Watch out Lightroom - ON1 is coming for you

December 21, 2016  •  Leave a Comment

So, my workflow goes something like this. First hire a good model or find a great landscape location. Take a card or two of bad pictures, get them home and pray I can make something out of them using a piece of software.

For the last couple of years now my software of choice has been Lightroom and I do pretty much 90% of my edits using it. I then pull some images into Photoshop to do final adjustments like skin retouching or more complex cloning and layer work. Lightroom does not support layers and the spot healing tool I find a little bit limiting.

Increasingly though I have been using ON1 Perfect Photo Suite 10 to add effects to my images (and very occasionally Nik Software). You can see this a lot in my fantasy/mystical work. Not only can you add individual effects such as a glow, vignette or colour enhancer but you can combine multiple effects into a preset. You can also download presets that others have made and modify them to suit your own requirements. 

I like Lightroom because of the cataloguing and the fast way it allows me to edit a shoot. Typically a band shoot, model shoot or even some of the events I cover have 300-400 images and I can quickly go through them and select the ones I want to reject and keep before running them through the Develop module. I also like the way edits are non-destructive (not affecting the original raw or jpeg file) and stored in the catalogue. This keeps the numbers of different file types down to a minimum and I don't necessarily have a raw file, Photoshop file and multiple jpeg images depending on where the final image is going to end up. Unfortunately I do need to create those additional files if I want to do final edits in Photoshop and/or ON1. That may be about to change ...

ON1 have just release ON1 Photo RAW. They have completely re-engineered the software from the bottom up with some major improvements over the older version.

Firstly as the name implies it handles RAW files. Previously it created a Photoshop file for you to edit. Now you can access all the lovely goodness that the RAW file holds like shadow details and better colour depth. The next big thing is it too has become a non-destructive editor, storing any changes you make to the image in a sidecar file and a database.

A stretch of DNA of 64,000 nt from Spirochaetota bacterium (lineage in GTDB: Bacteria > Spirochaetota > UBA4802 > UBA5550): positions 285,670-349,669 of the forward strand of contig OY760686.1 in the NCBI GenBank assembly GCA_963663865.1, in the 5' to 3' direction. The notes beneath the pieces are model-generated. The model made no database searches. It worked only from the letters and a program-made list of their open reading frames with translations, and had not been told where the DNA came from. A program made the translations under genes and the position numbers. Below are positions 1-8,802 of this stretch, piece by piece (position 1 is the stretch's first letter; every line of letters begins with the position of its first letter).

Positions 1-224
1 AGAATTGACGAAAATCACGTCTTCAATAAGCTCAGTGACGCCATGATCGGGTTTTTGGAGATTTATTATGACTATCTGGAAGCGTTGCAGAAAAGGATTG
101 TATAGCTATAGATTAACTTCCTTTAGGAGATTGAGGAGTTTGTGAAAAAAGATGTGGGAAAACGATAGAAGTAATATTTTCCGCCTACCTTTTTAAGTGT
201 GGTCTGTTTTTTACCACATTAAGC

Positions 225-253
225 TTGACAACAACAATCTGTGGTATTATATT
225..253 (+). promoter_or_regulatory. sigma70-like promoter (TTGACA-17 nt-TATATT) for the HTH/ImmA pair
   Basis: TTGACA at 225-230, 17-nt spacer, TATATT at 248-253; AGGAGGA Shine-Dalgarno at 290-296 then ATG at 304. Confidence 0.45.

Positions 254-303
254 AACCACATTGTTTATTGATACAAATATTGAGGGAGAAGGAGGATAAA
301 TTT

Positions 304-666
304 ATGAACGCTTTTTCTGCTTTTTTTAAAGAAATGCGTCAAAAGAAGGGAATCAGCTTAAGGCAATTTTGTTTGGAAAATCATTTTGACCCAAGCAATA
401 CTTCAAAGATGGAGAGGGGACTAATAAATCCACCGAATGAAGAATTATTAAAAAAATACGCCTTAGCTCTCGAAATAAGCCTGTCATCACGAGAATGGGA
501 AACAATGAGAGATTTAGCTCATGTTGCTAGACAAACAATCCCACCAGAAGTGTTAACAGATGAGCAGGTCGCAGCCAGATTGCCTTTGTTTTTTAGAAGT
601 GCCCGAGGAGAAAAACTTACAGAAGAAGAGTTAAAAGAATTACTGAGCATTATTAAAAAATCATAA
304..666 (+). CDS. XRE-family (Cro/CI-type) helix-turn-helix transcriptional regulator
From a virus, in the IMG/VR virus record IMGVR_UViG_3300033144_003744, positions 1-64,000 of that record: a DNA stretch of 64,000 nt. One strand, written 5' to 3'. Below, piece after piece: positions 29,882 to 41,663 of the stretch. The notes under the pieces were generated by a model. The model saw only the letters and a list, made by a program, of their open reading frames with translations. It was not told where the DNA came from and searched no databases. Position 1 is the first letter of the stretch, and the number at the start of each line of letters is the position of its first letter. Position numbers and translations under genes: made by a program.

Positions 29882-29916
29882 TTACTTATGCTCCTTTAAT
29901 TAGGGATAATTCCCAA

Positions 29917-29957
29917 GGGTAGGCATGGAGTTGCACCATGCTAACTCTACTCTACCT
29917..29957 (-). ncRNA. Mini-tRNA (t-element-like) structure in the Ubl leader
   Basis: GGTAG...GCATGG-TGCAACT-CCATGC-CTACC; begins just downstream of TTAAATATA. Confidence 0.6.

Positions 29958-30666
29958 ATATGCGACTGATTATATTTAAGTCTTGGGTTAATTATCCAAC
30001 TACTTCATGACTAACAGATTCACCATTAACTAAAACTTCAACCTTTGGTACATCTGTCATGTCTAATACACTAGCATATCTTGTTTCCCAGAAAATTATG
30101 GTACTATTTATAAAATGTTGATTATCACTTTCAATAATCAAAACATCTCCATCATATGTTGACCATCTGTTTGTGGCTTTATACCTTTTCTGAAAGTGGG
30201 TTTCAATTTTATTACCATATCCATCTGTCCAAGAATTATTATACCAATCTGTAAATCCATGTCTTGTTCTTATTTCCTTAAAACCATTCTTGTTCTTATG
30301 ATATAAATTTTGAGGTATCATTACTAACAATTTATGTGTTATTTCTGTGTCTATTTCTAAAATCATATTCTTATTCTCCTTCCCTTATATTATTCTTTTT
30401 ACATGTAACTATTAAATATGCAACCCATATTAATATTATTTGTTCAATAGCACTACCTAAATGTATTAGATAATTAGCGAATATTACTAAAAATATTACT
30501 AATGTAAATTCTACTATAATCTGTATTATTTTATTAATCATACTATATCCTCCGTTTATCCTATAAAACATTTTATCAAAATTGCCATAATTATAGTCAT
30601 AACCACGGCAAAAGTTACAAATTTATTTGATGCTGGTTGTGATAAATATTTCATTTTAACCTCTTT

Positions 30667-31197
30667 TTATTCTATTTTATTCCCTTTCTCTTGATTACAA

It already has a browser application which looks directly at your hard drive filing structure so you don't have to import images before working on them. 

The new version is so much faster than the older one as well. I used to have to wait for what seemed like ages for filters to take effect on the screen. This was especially true when you had a number of effects on a single preset. Testing out the new version today it was significantly faster. 

One final thing that is a major improvement in my mind is the way it now processes a stack of filters in a preset. On previous versions, if you had several filters stacked together in a preset and wanted to work on one of the earlier filters in the stack, you had to disable filters above it. This meant you could not see the overall effect until you turned the higher filters back on. The game would continue, turning off some filters, adjust the one you want to adjust, turning the higher ones back on and checking the result until you were happy. You can now change filters lower down the stack live and see the effects straight away. 

Time for a change? No probably not. I will  continue to use Lightroom as my main cataloguing software and base editing tool because I like the interface. This is arguably just my resistance to change. There is nothing really wrong with the ON1 interface. I will continue to use ON1 to apply effects though and the improvements they have made are all things the really annoyed me with the old version. We should also not forget the other tools in the suite that include a resizing tool using fractals and the layers tool, allowing you to perform complex masking and make composites.

The example below was created using a downloaded preset with some personal modifications. You can apply a mask to any filter in the stack which I have done here to remove the texture layers the preset uses from the face.

If you are looking for an alternative to Adobe then ON1 is a strong contender. All photo editing suites that handle raw files do so with varying degrees of success - you should see the arguments about whether Lightroom handles the X-Trans Fuji RAW files well or not. I have not bothered to delve into the pixel peeping level yet (or ever likely to) but it seems to do the job.

At the time of writing ON1 were offering a 30 day free trial. 

 

 

 


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